Conclusion - Pros
- Very compact and pocketable
- Excellent handling for a small camera
- Solid build and excellent fit / finish
- Good resolution and edge-to-edge consistency
- Realistic natural color, subtle processing
- Excellent range of manual exposure controls
- Extensive system support for a compact - optional add-on lenses and flashguns
- iTTL flash hot shoe
- Optical image stabilization
- Excellent output quality at lower ISO settings - subtle NR means more fine detail preserved
- Best Shot Selector
- Command dial and custom function button make for fast, simple control of exposure controls.
- Easy to use - works well in 'point and shoot' auto mode
- Optical viewfinder
- Comprehensive range of image parameters
- Very little purple fringing and well controlled distortion
- In-Camera Red-Eye Fix works, but is slow
- D-Lighting function
- Excellent flash performance
- Very keen pricing
Conclusion - Cons
- Very slow focus and slightly sluggish performance overall
- Unimpressive burst mode
- Default settings produce images that are a bit soft and a bit flat - may or may not be a problem depending on your point of view
- Screen can be difficult to see in bright light, occasional blooming of preview image
- Finest quality JPEG is still quite heavily compressed, still no raw mode
- Some aspects of the user interface still feel clunky
- Lens range (36-126mm) not the most versatile - would be nice if it started wider
- ISO 400+ noisy, ISO 3200 totally pointless
- Sound cuts out before the end of movie clips
- No live histogram
Unlike Canon, whose PowerShot G7 is a real 'statement' camera that has undisguised aspirations to be a genuine SLR replacement, Nikon has taken a much more cautious step towards a truly serious high end compact with it's new flagship model.
The P5000 - Nikon's first such camera since the days when you could charge the best part of a thousand dollars for a well-specified compact - is a considerably less ambitious product than the G7; it reminded me of a Coolpix 7900 with added bells and whistles, and it's not as big a leap forward from the P3/P4 as it first appears, physical design aside.
So is this a bad thing? Not at all; the P5000 offers pretty much everything the Canon G7 does - with SLR-like levels of control - in a package that is truly pocketable. This puts it, essentially, in a class of its own, and this is why the promise of Nikon quality and full photographic control in such a small package caused such excitement when the P5000 was announced earlier this year. I remember thinking myself that this looked like exactly what I'd been looking for as a 'carry anywhere' compact that gave me back the controls I missed with most pocket cameras.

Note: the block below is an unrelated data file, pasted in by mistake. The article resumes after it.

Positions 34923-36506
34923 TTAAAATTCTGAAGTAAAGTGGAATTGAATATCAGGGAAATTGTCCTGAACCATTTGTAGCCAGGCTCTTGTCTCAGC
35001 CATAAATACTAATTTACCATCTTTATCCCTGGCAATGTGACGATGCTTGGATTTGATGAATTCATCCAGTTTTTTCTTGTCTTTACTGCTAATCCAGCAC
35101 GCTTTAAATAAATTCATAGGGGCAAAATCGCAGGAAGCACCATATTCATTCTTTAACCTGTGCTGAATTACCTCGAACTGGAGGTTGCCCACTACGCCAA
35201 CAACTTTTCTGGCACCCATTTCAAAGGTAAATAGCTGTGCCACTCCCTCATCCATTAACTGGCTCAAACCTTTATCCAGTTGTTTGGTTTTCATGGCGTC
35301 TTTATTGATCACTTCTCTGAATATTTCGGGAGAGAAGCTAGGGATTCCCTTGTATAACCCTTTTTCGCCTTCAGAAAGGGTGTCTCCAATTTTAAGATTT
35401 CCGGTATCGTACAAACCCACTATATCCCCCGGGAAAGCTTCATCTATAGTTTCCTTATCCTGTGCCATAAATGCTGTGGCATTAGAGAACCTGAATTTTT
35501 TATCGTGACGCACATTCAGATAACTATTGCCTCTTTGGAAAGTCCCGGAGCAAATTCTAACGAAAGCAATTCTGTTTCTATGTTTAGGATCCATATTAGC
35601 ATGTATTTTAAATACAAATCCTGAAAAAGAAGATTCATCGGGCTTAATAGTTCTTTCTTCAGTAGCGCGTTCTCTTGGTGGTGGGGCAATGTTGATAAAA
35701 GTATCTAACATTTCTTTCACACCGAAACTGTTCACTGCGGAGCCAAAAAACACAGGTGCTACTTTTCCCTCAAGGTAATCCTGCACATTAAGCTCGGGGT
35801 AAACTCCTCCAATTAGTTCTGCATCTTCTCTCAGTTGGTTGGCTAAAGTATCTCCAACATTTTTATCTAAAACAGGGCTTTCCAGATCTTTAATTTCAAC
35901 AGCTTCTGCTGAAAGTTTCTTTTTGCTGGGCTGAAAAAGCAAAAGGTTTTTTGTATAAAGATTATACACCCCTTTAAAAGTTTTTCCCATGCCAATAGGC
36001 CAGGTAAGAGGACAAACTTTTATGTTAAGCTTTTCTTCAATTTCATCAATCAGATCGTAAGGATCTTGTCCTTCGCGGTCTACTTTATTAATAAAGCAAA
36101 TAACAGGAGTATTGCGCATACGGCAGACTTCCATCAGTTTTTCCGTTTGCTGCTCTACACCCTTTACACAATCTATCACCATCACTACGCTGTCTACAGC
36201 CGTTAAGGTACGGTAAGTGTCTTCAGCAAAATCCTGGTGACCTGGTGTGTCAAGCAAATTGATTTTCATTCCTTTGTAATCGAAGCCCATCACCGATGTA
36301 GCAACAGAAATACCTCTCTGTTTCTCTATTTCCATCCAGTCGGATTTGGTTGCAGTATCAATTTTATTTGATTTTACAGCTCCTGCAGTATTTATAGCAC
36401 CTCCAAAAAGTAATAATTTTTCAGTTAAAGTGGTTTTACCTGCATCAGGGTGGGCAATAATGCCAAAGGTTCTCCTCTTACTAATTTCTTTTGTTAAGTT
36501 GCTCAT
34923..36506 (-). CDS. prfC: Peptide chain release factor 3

As to whether it delivers on that promise depends on how - and what - you take pictures of. This is because the P5000, in common with most recent Coolpix models, has a serious issue with focus speed that makes it totally unsuitable for use in situations where quick reactions are essential. If you're taking landscapes you can live with waiting a second (or two if you're unlucky) for the camera to focus and take the picture, but snapping restless children (or in fact anything moving) is frustrating and ultimately a hit 'n' miss affair.
This is all the more infuriating because the P5000 is otherwise such an impressive little camera; it's got an extensive and useful range of features and an easily mastered control system that doesn't have you scrolling through menus to change the aperture, is expandable via add-on lenses and flashguns and is, if you know what you're doing, capable of superb results. And it does all this in a compact lightweight body that makes the Canon G7 look like a house brick - and at a price that means you can still feed the kids at the end of the month.
And so, in conclusion, the P5000 is a product that - like so many we look at - has an achilles heel that we feel is important enough to reduce its rating, because it has a serious effect on the overall usability of an otherwise excellent camera. Put simply it feels sluggish in use and has focus speeds that would have been considered 'average' 5 years ago. For many users it won't be a serious issue, but if you've got used to the focus speeds of the best cameras in this class (some of which focus 2 or even 3 times faster) it's irritating, to say the least, to miss shots because the focus takes too long. I found myself pre-focusing for virtually every shot to avoid the delay.
Weighed up against the many positives the sluggish focus has to be put into context; only you will know if the kind of pictures you take are going to be affected by an extra half second or so delay, and I can't stress enough that there is an awful lot to like about the P5000. For this reason it just about earns our recommendation, even if it's a recommendation that comes with an important qualification: 'if you don't need fast focus'.
- Ideal for: Landscapes, learning about photography, use with external flash, traveling
- Not ideal for: Shooting anything fast, point and shoot social snapping in low light
|Detail||Rating (out of 10)|
|Ergonomics & handling||7.5|